It was a great privilege to attend the 2015 PG Masterclass of the Childhood and Nation in World Cinema Network at the University of Cambridge. Apart from offering the ideal setting for encounters with peers, the event was a thought-provoking introduction to the subject.
From the offset, it was clear that what at once seemed as a niche subject is a broad and growing field of academic inquiry into a multitude of issues. Indeed, the event’s overarching theme is a suitable vehicle for varying frameworks, national cinemas and arguments relating to wider discussions on popular representations of sexuality, gender, adolescence, post-coloniality, otherness and of course nations and belonging. My own presentation was an attempt to draw attention to several issues at once: Greek transnational cinema, migration, otherness and postcolonial theory. Like most of my peers, I focused on a particular film as a case study and the figure of a child who embodies the themes I sought to address.
But what was revealed to me is that childhood is an ideal medium and mediator as much as it is an important subject of its own that requires in-depth research. This issue was highlighted by other delegates who, like myself, focused on representations of childhood through the prism of various other themes showcasing the versatility and adaptability of the masterclass topic. For example, Charlie Jeffries’ presentation on female sexuality in Larry Clark’s Kids was enlightening in many respects as it offered insight not only on the film’s portrayal of adolescence but also on American subculture of the 1990s and on the taboos and leaps made regarding depictions of sex on screen in American independent cinema. I understood that Kids is a pioneering film in its unswerving depiction and evocation of American discourses on sex, childhood and adolescence.
A different example of the chameleon-like nature of the masterclass theme was observed in Milosz Paul Rosinski’s presentation on Boyhood. His presentation focused on the notion of growing up and on philosophical meditations on time and its passing in the work of Henri Bergson which supported the debate on temporality in the film. Rosinski’s paper was dedicated to representations of childhood and boyhood as much as to a philosophical investigation.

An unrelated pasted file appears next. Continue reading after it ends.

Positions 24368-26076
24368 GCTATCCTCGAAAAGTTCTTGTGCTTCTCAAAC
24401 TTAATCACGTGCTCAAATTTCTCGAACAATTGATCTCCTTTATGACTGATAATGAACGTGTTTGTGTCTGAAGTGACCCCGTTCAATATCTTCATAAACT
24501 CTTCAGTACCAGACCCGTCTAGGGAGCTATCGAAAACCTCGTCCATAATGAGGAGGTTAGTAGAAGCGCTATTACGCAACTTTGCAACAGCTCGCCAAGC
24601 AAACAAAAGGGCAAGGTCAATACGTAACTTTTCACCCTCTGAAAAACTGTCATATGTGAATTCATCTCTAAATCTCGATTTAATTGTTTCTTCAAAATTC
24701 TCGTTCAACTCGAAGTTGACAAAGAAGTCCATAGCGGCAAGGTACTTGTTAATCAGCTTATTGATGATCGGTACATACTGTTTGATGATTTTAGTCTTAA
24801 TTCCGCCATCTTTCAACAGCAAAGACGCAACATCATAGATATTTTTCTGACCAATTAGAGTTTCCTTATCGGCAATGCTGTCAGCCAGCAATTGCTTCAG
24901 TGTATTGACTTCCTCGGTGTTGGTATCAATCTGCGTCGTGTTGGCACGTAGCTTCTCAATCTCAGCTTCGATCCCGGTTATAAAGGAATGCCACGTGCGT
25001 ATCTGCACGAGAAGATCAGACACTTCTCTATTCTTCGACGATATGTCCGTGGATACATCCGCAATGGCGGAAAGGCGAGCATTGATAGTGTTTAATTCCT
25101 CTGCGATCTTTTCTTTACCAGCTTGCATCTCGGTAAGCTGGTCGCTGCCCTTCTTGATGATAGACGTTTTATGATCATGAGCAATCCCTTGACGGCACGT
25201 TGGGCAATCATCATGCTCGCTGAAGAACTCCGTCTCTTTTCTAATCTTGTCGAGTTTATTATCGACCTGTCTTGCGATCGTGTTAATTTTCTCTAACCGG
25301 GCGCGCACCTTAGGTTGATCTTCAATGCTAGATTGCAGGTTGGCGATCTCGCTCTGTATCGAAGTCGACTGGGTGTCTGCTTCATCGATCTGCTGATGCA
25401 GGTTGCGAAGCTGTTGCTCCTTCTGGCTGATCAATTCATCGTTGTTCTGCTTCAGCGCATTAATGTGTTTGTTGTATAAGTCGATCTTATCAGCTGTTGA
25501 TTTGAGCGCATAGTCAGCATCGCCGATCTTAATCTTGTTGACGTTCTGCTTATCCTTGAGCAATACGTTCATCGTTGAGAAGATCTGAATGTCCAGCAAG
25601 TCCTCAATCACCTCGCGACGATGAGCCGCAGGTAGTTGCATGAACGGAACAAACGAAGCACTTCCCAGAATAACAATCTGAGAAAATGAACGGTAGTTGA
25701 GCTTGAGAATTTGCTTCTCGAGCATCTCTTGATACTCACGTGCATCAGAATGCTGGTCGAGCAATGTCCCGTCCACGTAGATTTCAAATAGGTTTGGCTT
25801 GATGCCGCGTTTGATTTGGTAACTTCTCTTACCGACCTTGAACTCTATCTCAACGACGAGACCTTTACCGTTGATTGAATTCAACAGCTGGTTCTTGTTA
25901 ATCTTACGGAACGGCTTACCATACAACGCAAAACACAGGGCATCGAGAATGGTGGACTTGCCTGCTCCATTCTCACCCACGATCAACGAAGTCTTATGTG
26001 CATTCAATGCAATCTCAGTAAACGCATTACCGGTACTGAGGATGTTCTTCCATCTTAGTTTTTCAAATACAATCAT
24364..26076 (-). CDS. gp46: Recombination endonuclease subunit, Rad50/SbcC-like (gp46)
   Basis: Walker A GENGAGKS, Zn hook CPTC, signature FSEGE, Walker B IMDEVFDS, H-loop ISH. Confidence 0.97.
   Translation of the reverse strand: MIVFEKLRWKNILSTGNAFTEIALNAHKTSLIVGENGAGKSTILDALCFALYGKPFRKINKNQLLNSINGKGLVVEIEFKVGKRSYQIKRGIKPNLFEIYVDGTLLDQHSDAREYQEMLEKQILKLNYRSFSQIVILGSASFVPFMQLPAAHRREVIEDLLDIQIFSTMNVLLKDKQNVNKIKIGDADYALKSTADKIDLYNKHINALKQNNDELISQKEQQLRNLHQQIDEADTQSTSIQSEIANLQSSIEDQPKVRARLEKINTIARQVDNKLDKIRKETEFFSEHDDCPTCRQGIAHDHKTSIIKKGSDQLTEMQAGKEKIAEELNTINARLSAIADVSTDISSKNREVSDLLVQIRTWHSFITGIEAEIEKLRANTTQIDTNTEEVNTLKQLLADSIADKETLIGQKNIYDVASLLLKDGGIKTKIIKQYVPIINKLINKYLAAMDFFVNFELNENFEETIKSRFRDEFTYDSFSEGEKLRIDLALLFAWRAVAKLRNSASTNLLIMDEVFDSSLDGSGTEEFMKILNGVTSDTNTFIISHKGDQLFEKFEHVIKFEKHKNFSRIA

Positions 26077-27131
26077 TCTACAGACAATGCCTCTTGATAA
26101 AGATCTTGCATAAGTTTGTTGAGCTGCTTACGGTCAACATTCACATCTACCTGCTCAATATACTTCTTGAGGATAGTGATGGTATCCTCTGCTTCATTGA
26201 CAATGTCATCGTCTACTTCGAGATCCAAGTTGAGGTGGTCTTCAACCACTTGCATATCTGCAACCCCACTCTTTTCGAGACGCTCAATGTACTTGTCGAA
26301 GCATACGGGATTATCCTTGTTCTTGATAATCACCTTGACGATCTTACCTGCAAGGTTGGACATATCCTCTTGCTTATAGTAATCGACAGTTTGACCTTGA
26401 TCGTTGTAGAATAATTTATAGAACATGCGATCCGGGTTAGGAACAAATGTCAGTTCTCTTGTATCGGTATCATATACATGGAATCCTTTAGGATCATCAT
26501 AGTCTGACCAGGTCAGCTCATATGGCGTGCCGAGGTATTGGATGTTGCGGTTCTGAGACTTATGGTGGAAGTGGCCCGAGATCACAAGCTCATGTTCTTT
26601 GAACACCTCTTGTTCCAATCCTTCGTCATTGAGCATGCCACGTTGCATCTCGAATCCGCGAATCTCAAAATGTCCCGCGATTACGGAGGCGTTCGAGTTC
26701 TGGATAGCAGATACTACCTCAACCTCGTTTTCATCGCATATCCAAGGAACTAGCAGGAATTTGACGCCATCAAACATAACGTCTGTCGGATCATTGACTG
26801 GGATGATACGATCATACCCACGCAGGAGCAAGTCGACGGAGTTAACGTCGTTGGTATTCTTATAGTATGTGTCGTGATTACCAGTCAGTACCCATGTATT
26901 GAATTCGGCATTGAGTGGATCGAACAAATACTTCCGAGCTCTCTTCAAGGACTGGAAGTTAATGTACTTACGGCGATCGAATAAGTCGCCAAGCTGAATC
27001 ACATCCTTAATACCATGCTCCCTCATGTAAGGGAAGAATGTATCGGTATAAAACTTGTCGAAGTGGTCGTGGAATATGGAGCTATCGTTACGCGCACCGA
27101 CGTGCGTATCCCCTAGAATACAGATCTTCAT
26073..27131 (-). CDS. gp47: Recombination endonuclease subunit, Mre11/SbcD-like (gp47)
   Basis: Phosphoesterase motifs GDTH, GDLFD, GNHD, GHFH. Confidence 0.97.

By the end of day 1, it was the keynote speech by Michael Lawrence that forced me to reconsider my established set of thoughts as much as my own ideological bias that underlies my love for cinema. For someone, like myself, who is new to the scholarly debate on childhood and nation this presentation was an eye opener.
At first, I realized that this field of enquiry is not as narrow as I imagined and that film and TV studies scholars are currently engaged in research. This is more so obvious when one considers that an international conference on childhood and nation will be held in 2016 at Royal Holloway University in London. This is apparently a topical discussion. But what Lawrence’s speech, entitled “If the Shoe Fits: Children of Heaven and its Transnational Remakes” highlighted, was a clear division between children’s media and media that portray children.
The first tends to be patronizing towards its audience while the second is ethically and morally suspect. The latter is what drew my attention particularly for its reliance on child labour in filmmaking. Lawrence moreover addressed representations of boyhood and girlhood in his case study and the film’s transnational appeal, in particular the Bollywood adaptation. He referred to theory that I am familiar with in my own research and especially the popular argument that transnational is often a shorthand for internationalism. Indeed, what Lawrence showcased is that the film’s account of a coming of age tale of hardship and childhood innocence became an ideal vehicle for the promotion of international capital through a mise en scène that evokes the logic of TV commercials, showcasing further the pitfalls of transnational filmmaking and film discourse. Ultimately, the question of child labour in cinema emerged leaving many questions as to how cinema and filmmaking conceal this ethical issue (for example, the real-life children of Mumbai slums in Slumdog Millionaire and their function in the film’s success was something briefly discussed in the speech).
A natural consequence of my attendance thus was that I began to question the value of personal art cinema favourites like Bicycle Thieves and Iranian cinema greats such as Where is the Friend’s Home? This is however the importance of events such as this masterclass that can broaden our minds and force us to rethink certain orthodoxies (like art cinema).